View of Reykjavik
Timeline of Iceland's music history
Live outdoor performance (electronica), Reykjavik
Band performing at Iceland Airwaves, Reykjavik
Live outdoor performance (hip hop), Reykjavik
12 Tonar record store, Reykjavik
Live outdoor performance, Reykjavik
Of Monsters and Men, Reykjavik
Hjaltalin in concert, Reykjavik
DSC02Live outdoor performance, Reykjavik
Hjaltalin in concert, Reykjavik
Icelandic Popular Music: About




Zelmarie Cantillon, Bob Buttigieg and Sarah Baker

The findings from Iceland are captured in a book chapter co-authored by Zel, Bob and Sarah that is included in the edited volume Remembering Popular Music’s Past. The chapter considers how heritage practitioners in Iceland experience hurdles regarding collection practices, preservation strategies, limited resources and public access, as well as the process of selection and exclusion associated with representing Iceland’s popular music history in exhibitions, documentaries and books.

Icelandic Popular Music: Recent News


If you are interested in learning more about the sounds of Iceland and its popular music past, check out the following resources. These are separated into scholarly sources and heritage initiatives in Iceland.


  • Cantillon, Z, Buttigieg, B & Baker, S 2019, ‘Preserving Icelandic popular music heritage: issues of collection, access and representation’, in L Istvandity, S Baker & Z Cantillon (eds), Remembering Popular Music’s Past: Memory–Heritage–History, Anthem Press, London, pp. 131–144.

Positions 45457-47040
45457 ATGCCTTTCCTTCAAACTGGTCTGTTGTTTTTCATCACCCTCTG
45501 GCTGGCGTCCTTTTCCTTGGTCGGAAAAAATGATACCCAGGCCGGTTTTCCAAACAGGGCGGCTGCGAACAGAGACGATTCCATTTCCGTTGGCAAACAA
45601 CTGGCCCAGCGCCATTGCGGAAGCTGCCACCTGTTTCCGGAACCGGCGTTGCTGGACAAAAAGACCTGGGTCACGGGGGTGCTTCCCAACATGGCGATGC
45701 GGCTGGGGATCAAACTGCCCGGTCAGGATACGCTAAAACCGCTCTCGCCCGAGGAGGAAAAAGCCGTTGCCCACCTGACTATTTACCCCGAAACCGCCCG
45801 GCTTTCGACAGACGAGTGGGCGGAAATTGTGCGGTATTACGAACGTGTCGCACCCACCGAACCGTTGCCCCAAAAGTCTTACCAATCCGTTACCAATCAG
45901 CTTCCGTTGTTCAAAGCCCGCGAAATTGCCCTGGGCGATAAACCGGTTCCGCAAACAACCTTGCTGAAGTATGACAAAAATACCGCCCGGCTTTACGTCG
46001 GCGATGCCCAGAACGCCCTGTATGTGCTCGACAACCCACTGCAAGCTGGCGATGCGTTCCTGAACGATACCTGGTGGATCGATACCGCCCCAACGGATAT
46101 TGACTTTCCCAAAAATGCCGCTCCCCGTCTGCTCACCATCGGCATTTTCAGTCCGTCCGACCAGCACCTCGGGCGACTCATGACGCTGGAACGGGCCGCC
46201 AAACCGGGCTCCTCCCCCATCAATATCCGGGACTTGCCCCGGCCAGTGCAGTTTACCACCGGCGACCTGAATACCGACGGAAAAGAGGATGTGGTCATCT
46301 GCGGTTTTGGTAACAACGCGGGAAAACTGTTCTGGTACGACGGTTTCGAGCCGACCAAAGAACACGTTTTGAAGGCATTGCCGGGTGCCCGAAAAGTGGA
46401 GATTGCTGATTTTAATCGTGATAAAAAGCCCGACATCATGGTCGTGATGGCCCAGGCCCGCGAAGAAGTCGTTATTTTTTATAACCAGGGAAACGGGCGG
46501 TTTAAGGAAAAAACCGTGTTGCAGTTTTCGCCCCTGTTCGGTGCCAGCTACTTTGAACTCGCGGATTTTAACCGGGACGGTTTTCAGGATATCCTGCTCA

• Cannady, KD 2014, History on their shoulders: music and nation-building in Iceland, PhD thesis, University of Washington.

  • Hall, ÞD, Dibben, N, Ingólfsson, AH & Mitchell, T (eds) 2019, Sounds Icelandic: essays on Icelandic music in the 20th and 21st centuries, Equinox, Sheffield.

  • Laas, P 2009, Preserving the National Heritage: Audiovisual Collections in Iceland, Masters thesis, University of Iceland.



  • Dr. Gunni 2013, Blue Eyed Pop: The History of Popular Music in Iceland, Sögur útgáfa, Reykjavík.

  • Garðarsson, J & Eggert Thoroddsen, A 2009, 100 Best Icelandic Albums (100 Bestu Plötur Íslandssögunnar), Sena, Reykjavík.


  • Bevan, S (dir.) 2014, Tónlist: Icelandic Music Documentary, Ninth Balcony, London.

  • Friðriksson, F (dir.) 1982, Rokk i Reykjavík, Íslenska kvikmyndasamsteypan, Iceland.

  • Jakobsson, Á (dir.) 1998, Popp i Reykjavík, Blueeyes Productions, Reykjavík.

  • Jónasson, A (dir.) 2008, Electronica Reykjavík, Zik Zak Kvikmyndir, Reykjavík.

  • Magnússon, A (dir.) 2005, Screaming Masterpiece, Milan Records, Los Angeles.

Institutions and exhibitions

Icelandic Popular Music: Latest News


We acknowledge the support of the Australian Academy of the Humanities and the Australian Research Council (DP1092910) for providing the funding that made this project possible. Thanks also to the research participants who talked with us about the sounds of their town.

Icelandic Popular Music: About Us